How Small Christian Universities Messed Up My View of Love and Marriage

Note: This post originally was originally published at: on January 18, 2012.

Once, I came across a blog post via The Good Women Project. Then, as I tend to do with posts I like, I shared it on Facebook. Holy crap that started a discussion.

If you want, you can read the post here. It turns out, a lot of my single friends (and some of my married friends, actually) really resonated with this post. One of my friends who was part of the conversation added how she felt it was about letting God have control, singleness isn't the problem, and how God did bring her her husband but she would have been fine if he hadn't. She then asked me this question: "I think being at [the name of our university] warped our views on this topic? Where single = unhappy, married = unhappy? Your thoughts?"

The short answer?


The long answer?

When I was 13 I started to read The Christy Miller Series. Spoiler alert: in the end, Christy marries the guy she fell for when she was 14 just after she graduates college.

When I was in high school, I started going to a youth group where most of the leaders were college students who went to a conservative Christian university in the city. Most of them also dated each other and got married soon after graduating college.

I had friends from youth group who went away to a Christian college in another part of the country. They were there one year and got engaged at the age of 19. Apparently, so many people were getting engaged at this school it was becoming an "epidemic" and couples had to get approval from the university to get married.

At the end of the summer after my senior year of high school, and I was preparing to leave for a small, conservative, Lutheran university, I visited another youth group where some of my friends with. One girl told me: "Emily, I just know you are going to meet your husband in college."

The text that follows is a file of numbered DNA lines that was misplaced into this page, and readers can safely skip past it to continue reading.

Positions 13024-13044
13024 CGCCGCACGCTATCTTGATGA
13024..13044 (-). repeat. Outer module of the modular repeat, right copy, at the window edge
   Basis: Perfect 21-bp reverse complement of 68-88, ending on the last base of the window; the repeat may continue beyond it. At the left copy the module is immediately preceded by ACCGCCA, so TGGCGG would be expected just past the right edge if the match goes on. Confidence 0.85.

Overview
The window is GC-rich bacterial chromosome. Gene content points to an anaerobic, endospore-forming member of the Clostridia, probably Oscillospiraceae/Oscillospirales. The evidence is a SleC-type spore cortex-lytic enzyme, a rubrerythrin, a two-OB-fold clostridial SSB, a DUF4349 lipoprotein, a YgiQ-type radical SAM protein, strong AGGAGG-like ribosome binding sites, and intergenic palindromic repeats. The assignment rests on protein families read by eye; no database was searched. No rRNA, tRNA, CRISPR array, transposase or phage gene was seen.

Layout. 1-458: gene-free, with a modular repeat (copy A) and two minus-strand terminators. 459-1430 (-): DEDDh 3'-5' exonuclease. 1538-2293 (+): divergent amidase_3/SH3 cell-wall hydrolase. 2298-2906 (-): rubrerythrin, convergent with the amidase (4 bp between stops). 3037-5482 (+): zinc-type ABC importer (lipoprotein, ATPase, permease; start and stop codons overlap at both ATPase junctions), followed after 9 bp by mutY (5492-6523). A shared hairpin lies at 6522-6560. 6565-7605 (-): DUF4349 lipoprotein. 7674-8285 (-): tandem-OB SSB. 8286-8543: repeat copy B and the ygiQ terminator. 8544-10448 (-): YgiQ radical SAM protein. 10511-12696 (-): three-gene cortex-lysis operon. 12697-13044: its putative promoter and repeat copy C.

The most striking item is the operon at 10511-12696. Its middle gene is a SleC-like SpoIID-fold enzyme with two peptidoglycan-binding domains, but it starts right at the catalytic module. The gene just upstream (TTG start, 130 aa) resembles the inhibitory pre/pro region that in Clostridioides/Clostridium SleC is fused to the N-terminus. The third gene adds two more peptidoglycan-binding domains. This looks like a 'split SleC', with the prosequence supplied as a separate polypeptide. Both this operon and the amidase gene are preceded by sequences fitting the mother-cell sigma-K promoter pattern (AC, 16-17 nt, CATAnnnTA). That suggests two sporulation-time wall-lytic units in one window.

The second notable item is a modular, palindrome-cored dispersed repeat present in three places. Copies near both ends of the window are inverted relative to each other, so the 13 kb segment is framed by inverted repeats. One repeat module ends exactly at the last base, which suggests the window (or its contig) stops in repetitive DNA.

I then go to college. As a naive, impressionable, Jesus-loving, 18 year old girl, I got one message pounded into my brain:


This was written all over the sidewalks and on posters around campus. I'm not even joking. Freshman camp is the weekend before classes begin the fall semester. Granted, the Orientation, Transfer, and Camp staffs (O-staff, T-staff, and Camp Staff) all told us they wrote those things in jest. However... it kind of wasn't a joke.

Through the next four years I saw countless students dating each other freshman year and then getting a ring put on their finger by junior or senior year. Heck, when I was 18, I was in a play where one of my cast mates got married over Christmas break. We would always joke around about getting our MRS degree at graduation. My sophomore year I lived on a small floor filled where a majority of the girls were (A) engaged, (B) in a serious relationship, or (C) pregnant. 

The message that you had to get married to your college sweetheart because that's what good Christian girls do was loud and clear. 

So where would that leave the girls on campus, like myself, who always found themselves boy-friendless? My single friends and I had countless conversations about waiting for the right guy, how God has a plan, and learning how we need to "give our singleness to the Lord". Sometimes we even put on a very convincing facade that we were 100% okay with being single in a sea of engaged couples.

But it wasn't OK.

I just can't help but wonder why this is such a big trend in conservative Christian circles. Nothing is wrong with marrying young. Heck, I grew up in the Boy Meets World generation where Cory and Topanga were the ideal couple.

Looking back, I'm glad I never dated any of the guys I was interested in during my college years. Not that they weren't great guys, they were, and some I am still friends with. But I remember when I was 18 I thought that if I dated one of them that I would have to marry him. That's completely ridiculous. Why this pressure to marry right away? What if that's not God's plan for you? What if you never marry? What if you marry after the age of 25? (Yes - in some circles being 25 and single makes you an old maid.) Does this make you a "bad Christian?" Does this make you less of a person? Does it mean that married = happy, and single = unhappy? I don't think so. 

I also feel like most people would agree with me. 

So why this trend? I would love to hear your thoughts.

*Please note, that this is not a bash against Christy Miller, the youth leaders I had in high school, the university I attended, or people who marry young. Christy Miller is one of my all time favorite book series. My youth leaders helped me grow in my faith in so many ways. I had an awesome college experience. I have several close friends who married young and are amazing people whose friendships I would never want to loose.